Skip Navigation LinksHome > April 2013 - Volume 20 - Issue 4 > Risk of metabolic syndrome in postmenopausal breast cancer s...
Menopause:
doi: 10.1097/gme.0b013e318272bd4a
Original Articles

Risk of metabolic syndrome in postmenopausal breast cancer survivors

Buttros, Daniel de Araújo Brito MD; Nahas, Eliana Aguiar Petri MD, PhD; Vespoli, Heloísa De Luca MD, PhD; Uemura, Gilberto MD, PhD; de Almeida, Bruno da Rosa MS; Nahas-Neto, Jorge MD, PhD

Collapse Box

Abstract

Objective: The aim of this study was to assess the risk of metabolic syndrome (MetS) in postmenopausal breast cancer survivors as compared with postmenopausal women without breast cancer.

Methods: In this cross-sectional study, 104 postmenopausal breast cancer survivors were compared with 208 postmenopausal women (controls) attending a university hospital. Eligibility criteria included the following: amenorrhea longer than 12 months and aged 45 years or older, treated for breast cancer, and metastasis-free for at least 5 years. The control group consisted of women with amenorrhea longer than 12 months and aged 45 years or older and without breast cancer, matched by age and menopause status (in a proportion of 1:2 as sample calculation). Clinical and anthropometric data were collected. Biochemical parameters, including total cholesterol, high-density lipoprotein cholesterol, low-density lipoprotein cholesterol, triglycerides, glucose, and C-reactive protein, were measured. Women showing three or more diagnostic criteria were diagnosed as having MetS: waist circumference of 88 cm or larger, blood pressure of 130/85 mm Hg or higher, triglycerides level of 150 mg/dL or higher, high-density lipoprotein cholesterol level lower than 50 mg/dL, and glucose level of 100 mg/dL or higher. For statistical analysis, Student’s t test, χ2 test, and logistic regression (odds ratio [OR]) were used.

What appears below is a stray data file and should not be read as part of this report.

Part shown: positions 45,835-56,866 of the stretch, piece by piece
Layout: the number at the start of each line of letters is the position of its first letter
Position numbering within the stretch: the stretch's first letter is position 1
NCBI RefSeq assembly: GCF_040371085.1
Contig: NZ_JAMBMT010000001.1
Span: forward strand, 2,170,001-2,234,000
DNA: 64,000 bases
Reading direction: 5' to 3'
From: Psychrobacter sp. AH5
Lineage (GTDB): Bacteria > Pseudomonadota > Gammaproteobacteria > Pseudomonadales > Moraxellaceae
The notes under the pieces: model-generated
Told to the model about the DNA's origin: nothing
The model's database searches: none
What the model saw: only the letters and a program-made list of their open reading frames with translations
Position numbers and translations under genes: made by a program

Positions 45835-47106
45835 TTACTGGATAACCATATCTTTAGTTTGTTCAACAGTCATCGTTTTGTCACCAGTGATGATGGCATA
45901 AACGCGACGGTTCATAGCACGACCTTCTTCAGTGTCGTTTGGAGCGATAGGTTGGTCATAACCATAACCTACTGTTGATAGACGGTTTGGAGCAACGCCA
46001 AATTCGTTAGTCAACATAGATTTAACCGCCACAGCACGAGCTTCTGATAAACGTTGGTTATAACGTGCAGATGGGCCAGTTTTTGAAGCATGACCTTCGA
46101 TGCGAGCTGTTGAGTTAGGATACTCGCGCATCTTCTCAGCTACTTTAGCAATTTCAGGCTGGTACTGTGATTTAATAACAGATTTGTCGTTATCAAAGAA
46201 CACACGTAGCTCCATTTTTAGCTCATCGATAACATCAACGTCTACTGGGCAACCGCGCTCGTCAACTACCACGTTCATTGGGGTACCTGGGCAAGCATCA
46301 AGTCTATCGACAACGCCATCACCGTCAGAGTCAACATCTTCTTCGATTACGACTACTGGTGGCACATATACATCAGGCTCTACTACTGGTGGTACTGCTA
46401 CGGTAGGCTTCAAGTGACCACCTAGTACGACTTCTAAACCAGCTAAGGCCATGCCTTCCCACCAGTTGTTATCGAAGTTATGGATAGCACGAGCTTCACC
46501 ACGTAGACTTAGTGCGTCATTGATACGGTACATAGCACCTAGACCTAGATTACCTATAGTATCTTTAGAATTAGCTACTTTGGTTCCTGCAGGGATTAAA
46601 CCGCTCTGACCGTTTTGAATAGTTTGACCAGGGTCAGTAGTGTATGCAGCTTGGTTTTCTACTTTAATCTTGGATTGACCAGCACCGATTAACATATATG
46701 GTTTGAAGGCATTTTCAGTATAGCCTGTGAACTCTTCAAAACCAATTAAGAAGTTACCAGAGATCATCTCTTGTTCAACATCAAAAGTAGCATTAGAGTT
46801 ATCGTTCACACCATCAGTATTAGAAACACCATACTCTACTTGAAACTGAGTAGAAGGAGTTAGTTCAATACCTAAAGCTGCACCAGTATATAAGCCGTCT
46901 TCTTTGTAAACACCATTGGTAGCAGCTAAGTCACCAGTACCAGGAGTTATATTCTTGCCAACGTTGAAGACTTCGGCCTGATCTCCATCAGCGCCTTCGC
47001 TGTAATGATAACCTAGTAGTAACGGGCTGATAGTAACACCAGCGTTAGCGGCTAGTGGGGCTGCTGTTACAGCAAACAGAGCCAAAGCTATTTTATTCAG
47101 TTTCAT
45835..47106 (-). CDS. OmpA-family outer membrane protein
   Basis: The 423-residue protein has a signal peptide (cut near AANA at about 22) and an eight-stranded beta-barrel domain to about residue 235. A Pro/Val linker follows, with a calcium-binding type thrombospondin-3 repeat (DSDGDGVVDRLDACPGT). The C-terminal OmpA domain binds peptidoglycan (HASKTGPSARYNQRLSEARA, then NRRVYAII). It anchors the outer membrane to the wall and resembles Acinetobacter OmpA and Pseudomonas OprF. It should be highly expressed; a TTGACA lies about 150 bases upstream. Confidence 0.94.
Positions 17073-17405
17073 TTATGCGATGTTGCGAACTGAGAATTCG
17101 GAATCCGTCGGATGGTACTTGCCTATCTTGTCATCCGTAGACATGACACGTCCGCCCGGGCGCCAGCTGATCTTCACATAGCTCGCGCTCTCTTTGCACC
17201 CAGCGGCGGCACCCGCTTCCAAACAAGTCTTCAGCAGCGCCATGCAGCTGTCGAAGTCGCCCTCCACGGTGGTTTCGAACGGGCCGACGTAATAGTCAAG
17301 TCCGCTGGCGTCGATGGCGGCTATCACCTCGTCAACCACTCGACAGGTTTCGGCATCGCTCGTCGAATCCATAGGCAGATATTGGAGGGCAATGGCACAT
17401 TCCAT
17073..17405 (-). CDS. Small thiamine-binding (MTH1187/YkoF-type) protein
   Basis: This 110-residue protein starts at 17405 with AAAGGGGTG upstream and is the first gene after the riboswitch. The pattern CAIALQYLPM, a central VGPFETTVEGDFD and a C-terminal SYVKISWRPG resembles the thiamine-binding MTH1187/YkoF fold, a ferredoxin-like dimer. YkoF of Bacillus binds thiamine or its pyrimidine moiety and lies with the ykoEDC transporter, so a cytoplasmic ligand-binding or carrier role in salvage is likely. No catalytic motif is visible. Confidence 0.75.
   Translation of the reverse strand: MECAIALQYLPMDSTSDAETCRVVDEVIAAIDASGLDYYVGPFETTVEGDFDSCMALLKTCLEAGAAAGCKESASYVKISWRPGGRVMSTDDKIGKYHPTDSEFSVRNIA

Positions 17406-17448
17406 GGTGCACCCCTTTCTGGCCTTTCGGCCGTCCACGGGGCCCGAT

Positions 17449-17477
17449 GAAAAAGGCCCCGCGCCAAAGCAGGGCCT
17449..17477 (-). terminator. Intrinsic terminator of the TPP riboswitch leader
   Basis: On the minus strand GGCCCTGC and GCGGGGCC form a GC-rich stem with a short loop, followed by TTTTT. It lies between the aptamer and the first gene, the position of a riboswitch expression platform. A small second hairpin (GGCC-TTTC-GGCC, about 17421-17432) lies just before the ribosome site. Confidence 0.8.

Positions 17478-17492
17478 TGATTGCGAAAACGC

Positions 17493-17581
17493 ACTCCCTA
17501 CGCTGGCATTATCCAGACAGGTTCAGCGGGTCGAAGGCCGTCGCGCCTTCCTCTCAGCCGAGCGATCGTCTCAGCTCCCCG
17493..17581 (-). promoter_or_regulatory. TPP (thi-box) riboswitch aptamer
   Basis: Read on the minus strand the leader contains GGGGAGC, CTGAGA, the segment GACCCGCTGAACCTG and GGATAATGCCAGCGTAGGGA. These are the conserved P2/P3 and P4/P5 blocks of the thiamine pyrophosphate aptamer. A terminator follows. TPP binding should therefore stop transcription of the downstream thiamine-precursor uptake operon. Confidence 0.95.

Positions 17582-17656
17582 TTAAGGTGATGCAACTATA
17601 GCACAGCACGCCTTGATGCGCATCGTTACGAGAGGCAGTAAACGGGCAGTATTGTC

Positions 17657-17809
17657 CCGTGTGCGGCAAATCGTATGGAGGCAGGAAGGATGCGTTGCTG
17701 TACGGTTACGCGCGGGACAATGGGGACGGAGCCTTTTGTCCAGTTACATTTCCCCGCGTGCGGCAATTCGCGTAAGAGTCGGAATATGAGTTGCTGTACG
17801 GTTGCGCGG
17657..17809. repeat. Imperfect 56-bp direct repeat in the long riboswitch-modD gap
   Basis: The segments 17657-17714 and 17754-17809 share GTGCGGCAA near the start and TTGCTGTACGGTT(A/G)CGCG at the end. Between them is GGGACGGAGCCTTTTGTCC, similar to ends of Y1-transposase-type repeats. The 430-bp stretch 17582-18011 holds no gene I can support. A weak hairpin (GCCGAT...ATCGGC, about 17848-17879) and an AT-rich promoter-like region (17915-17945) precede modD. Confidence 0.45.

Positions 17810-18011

Results: The mean (SD) age of breast cancer survivors was 60.6 (8.6) years, with a mean (SD) follow-up of 9.4 (4.4) years. A higher percentage of breast cancer survivors (46.2%) were obese as compared with controls (32.7%; P < 0.05), and a smaller percentage showed optimal values for low-density lipoprotein cholesterol, glucose, and C-reactive protein versus controls (P < 0.05). MetS was diagnosed in 50% of breast cancer survivors and in 37.5% of control group women (P < 0.05). Among the MetS diagnostic criteria, the most prevalent was abdominal obesity (waist circumference >88 cm), affecting 62.5% and 67.8% of the participants, respectively. In the control group, breast cancer survivors had a higher risk for MetS (OR, 1.66; 95% CI, 1.04-2.68), dysglycemia (OR, 1.05; 95% CI, 1.09-3.03), and hypertension (OR, 1.71; 95% CI, 1.02-2.89).

Conclusions: Postmenopausal breast cancer survivors present a higher risk of developing MetS as compared with women without breast cancer.

© 2013 by The North American Menopause Society.

Login

Article Tools

Share

Search for Similar Articles
You may search for similar articles that contain these same keywords or you may modify the keyword list to augment your search.